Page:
Big-ticket home sales were as "common," if you'll excuse the expression, in 1986 as a Gucci purse at a beach party.
That's fairly common, if the beach is Laguna or Malibu.
Activity in the $5-million-and-up residential field in Southern California was surprisingly brisk for that category of house, though the real-estate market was generally hot, especially during the last quarter, and no all-time record in sales price was established.
The brisk activity was surprising, because the $5-million level is so high, it's enough--even during the best of times--to choke a magnate.
Merrill Lynch Realty, Beverly Hills staff people checked with their regional offices in Arizona, San Francisco, Orange County, and northern Los Angeles County (stretching from the San Fernando Valley to Santa Barbara), and none of its offices had any sales during 1986 for more than $5 million except in L. A.'s Westside. A check of realty offices in other states disclosed that L. A.'s Westside topped the nation for home sales at $5 million or more.
It should be no surprise then that Bel-Air held the record in 1986 for the largest single-family sale that anybody is talking about, anyway, in the whole United States.
It was the $13.6-million sale of the Kirkeby Estate, known to millions of TV viewers as the "Beverly Hillbillies' " house. Ironically, a first-year sales agent--Kathy Villa of Asher Dann Realtors in Beverly Hills--found the buyer. TV producer Jerry Perenchio purchased the 19,488-square-foot home on 6.3-acres, built in the '30s.
More Costly Houses
The house was listed at $27 million, making it the highest priced home in the United States. "It's my feeling that it would have gone for more if it had been on the market in 1980," Jim Retz, a vice president of Landvest in New York City, said.
That was the beginning of a rash of eye-boggling transactions that peaked with a home sale in 1983 of $22.5 million, which hasn't been matched yet. Why? "There are so few houses in this stratosphere, and it takes time to sell them," Jeff Hyland, president of the Beverly Hills Board of Realtors and a principal of Alvarez, Hyland & Young, explained.
Leading up to the $22.5-million transaction was the 1980 sale of the late Conrad Hilton's Bel-Air Home to real estate developer David Murdock for a record $12.5 million. Three years later, TV producer Aaron Spelling bought the Bing Crosby Holmby Hills estate for $10.5 million, and about the same time, Leslie H. Wexner, chairman of The Limited Co. (women's wear retail stores), purchased the Palm Beach estate of Mrs. Charles Wrightsman for $10 million.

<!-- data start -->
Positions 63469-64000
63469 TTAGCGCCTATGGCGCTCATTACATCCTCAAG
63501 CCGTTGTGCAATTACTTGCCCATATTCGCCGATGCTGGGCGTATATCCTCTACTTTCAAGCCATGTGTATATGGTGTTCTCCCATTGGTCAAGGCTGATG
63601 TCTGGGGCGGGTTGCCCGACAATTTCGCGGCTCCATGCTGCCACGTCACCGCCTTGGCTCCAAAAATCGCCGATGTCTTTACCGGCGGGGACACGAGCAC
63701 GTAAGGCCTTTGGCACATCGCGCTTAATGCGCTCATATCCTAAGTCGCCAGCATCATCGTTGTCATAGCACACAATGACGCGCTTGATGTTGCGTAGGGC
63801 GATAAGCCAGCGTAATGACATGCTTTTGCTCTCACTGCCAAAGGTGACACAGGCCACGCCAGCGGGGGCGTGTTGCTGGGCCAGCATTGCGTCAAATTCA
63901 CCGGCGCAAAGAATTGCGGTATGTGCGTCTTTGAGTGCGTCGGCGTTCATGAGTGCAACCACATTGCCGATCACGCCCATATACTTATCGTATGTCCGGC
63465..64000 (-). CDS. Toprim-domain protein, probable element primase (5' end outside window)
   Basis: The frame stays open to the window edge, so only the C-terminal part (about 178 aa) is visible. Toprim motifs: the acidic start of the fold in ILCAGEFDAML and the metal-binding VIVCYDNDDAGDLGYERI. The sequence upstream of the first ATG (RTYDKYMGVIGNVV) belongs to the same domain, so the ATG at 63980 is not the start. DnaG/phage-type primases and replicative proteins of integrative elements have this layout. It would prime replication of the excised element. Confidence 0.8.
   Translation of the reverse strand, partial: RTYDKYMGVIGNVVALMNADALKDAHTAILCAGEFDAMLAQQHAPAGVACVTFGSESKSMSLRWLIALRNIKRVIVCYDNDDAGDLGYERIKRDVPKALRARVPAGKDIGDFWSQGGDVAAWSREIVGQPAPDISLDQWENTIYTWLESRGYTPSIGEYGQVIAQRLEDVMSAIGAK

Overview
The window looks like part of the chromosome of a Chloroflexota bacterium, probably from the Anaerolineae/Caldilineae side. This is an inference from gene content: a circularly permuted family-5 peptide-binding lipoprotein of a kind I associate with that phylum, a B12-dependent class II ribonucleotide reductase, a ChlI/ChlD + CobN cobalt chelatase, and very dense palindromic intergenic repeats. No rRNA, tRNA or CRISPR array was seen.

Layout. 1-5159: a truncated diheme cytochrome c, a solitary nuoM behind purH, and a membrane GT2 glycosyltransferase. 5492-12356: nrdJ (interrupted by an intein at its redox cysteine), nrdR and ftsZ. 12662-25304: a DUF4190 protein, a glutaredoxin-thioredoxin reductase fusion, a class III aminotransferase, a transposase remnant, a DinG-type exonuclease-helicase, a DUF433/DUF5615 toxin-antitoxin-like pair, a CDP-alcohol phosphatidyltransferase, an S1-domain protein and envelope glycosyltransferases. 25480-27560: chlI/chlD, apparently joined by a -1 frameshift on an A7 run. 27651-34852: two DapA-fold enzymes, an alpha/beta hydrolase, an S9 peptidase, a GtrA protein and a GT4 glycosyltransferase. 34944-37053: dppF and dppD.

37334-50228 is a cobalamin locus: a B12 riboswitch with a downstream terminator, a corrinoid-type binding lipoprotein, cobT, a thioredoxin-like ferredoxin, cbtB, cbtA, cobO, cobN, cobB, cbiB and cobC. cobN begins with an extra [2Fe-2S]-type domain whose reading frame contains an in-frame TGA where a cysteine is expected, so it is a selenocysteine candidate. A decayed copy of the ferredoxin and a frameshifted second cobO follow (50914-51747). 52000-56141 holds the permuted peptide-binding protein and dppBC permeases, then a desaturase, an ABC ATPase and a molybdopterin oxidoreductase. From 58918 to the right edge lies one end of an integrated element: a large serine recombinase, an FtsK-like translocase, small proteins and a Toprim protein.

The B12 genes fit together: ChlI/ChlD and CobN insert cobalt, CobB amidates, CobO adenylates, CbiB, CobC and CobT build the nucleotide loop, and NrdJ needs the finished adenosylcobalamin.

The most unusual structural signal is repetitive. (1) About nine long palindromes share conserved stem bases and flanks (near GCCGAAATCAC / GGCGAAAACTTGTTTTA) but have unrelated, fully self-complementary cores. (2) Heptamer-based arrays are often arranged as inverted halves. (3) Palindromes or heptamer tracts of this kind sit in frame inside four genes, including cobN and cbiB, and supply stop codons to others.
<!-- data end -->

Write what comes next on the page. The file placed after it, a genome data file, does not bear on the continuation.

Spelling and Wexner then tore down the houses that they had acquired.
In 1983, Adnan Khashoggi, the Saudi Arabian businessman who has been in the news lately involving the Iran/ contras deal, bought a 51-acre Santa Barbara estate with 1.5 miles of beach frontage for $8.45 million, and Eugene Klein, who made a fortune owning a chain of movie theaters and later owned the San Diego Chargers before turning his attention to raising race horses and developing real estate, sold his Beverly Hills home, built in 1914 by Burton Green (one of the founders of Beverly Hills), for $8.5 million to a Middle Easterner.
That year also brought the $22.5-million sale, which is the record all-time single-family home price so far in the United States. Denver oilman Marvin Davis paid it when he bought singer Kenny Rogers' Beverly Hills home, known as The Knoll. The 30,000-square-foot main house on the 11-acre property was built in the '50s by Leigh and Lucy Battson, widow of oilman Edward L. Doheny Jr.
It has been three years now since the $22.5 million sale was made, and though a few residential properties, besides the Kirkeby Estate, have been listed at $25 million or more, none has yet come close to that amount for a sale.
The closest in 1986 to the Kirkeby transaction was the 96-acre Gimbel Estate, also known as "Chieftans," in Greenwich, Conn. "We closed it on Dec. 15 for $10.5 million," Retz said.
The property, one of the last significant land holdings in Greenwich, was used as a country estate by the Gimbel (department store) family. It has a 16,000-square-foot, stone colonial residence built in 1913, a 7,000-square-foot stable, caretaker's cottage, swimming pool, several garages, and a cow barn.
Landvest closed escrow last November on a Long Island estate that was once held by the Roosevelt family--"as in Presidents Roosevelt," Retz noted. It sold for $6.64 million--"a record for Long Island."
New York developer Donald Trump's purchase last year of the late Marjorie Merriweather Post's, 118-room Palm Beach residence is believed to be higher. Real estate sources estimate that he paid $7 million for the estate, which the state rejected as a gift because the maintenance would be so high.